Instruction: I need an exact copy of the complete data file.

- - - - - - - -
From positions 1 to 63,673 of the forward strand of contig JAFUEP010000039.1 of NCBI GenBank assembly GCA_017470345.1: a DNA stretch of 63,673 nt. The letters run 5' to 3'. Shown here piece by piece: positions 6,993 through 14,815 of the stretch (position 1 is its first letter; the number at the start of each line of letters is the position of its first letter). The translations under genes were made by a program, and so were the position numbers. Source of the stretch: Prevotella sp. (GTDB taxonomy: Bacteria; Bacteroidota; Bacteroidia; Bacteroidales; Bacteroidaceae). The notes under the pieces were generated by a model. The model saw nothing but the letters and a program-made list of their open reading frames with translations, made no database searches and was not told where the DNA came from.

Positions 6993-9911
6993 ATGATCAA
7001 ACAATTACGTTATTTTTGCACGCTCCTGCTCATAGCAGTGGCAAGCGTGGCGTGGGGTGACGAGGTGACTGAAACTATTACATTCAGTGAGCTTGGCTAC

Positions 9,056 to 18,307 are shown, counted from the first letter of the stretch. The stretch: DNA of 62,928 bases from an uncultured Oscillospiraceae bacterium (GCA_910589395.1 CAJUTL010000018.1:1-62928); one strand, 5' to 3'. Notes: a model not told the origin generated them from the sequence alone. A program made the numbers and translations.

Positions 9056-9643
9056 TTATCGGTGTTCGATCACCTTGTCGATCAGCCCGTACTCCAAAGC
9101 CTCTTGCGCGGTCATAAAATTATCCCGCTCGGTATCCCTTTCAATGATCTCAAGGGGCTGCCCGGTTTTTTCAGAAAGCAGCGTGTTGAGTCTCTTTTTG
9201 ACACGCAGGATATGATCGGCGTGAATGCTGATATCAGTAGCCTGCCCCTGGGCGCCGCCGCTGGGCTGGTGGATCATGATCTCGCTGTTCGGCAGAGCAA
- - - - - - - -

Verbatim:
From positions 1 to 63,673 of the forward strand of contig JAFUEP010000039.1 of NCBI GenBank assembly GCA_017470345.1: a DNA stretch of 63,673 nt. The letters run 5' to 3'. Shown here piece by piece: positions 6,993 through 14,815 of the stretch (position 1 is its first letter; the number at the start of each line of letters is the position of its first letter). The translations under genes were made by a program, and so were the position numbers. Source of the stretch: Prevotella sp. (GTDB taxonomy: Bacteria; Bacteroidota; Bacteroidia; Bacteroidales; Bacteroidaceae). The notes under the pieces were generated by a model. The model saw nothing but the letters and a program-made list of their open reading frames with translations, made no database searches and was not told where the DNA came from.

Positions 6993-9911
6993 ATGATCAA
7001 ACAATTACGTTATTTTTGCACGCTCCTGCTCATAGCAGTGGCAAGCGTGGCGTGGGGTGACGAGGTGACTGAAACTATTACATTCAGTGAGCTTGGCTAC

Positions 9,056 to 18,307 are shown, counted from the first letter of the stretch. The stretch: DNA of 62,928 bases from an uncultured Oscillospiraceae bacterium (GCA_910589395.1 CAJUTL010000018.1:1-62928); one strand, 5' to 3'. Notes: a model not told the origin generated them from the sequence alone. A program made the numbers and translations.

Positions 9056-9643
9056 TTATCGGTGTTCGATCACCTTGTCGATCAGCCCGTACTCCAAAGC
9101 CTCTTGCGCGGTCATAAAATTATCCCGCTCGGTATCCCTTTCAATGATCTCAAGGGGCTGCCCGGTTTTTTCAGAAAGCAGCGTGTTGAGTCTCTTTTTG
9201 ACACGCAGGATATGATCGGCGTGAATGCTGATATCAGTAGCCTGCCCCTGGGCGCCGCCGCTGGGCTGGTGGATCATGATCTCGCTGTTCGGCAGAGCAA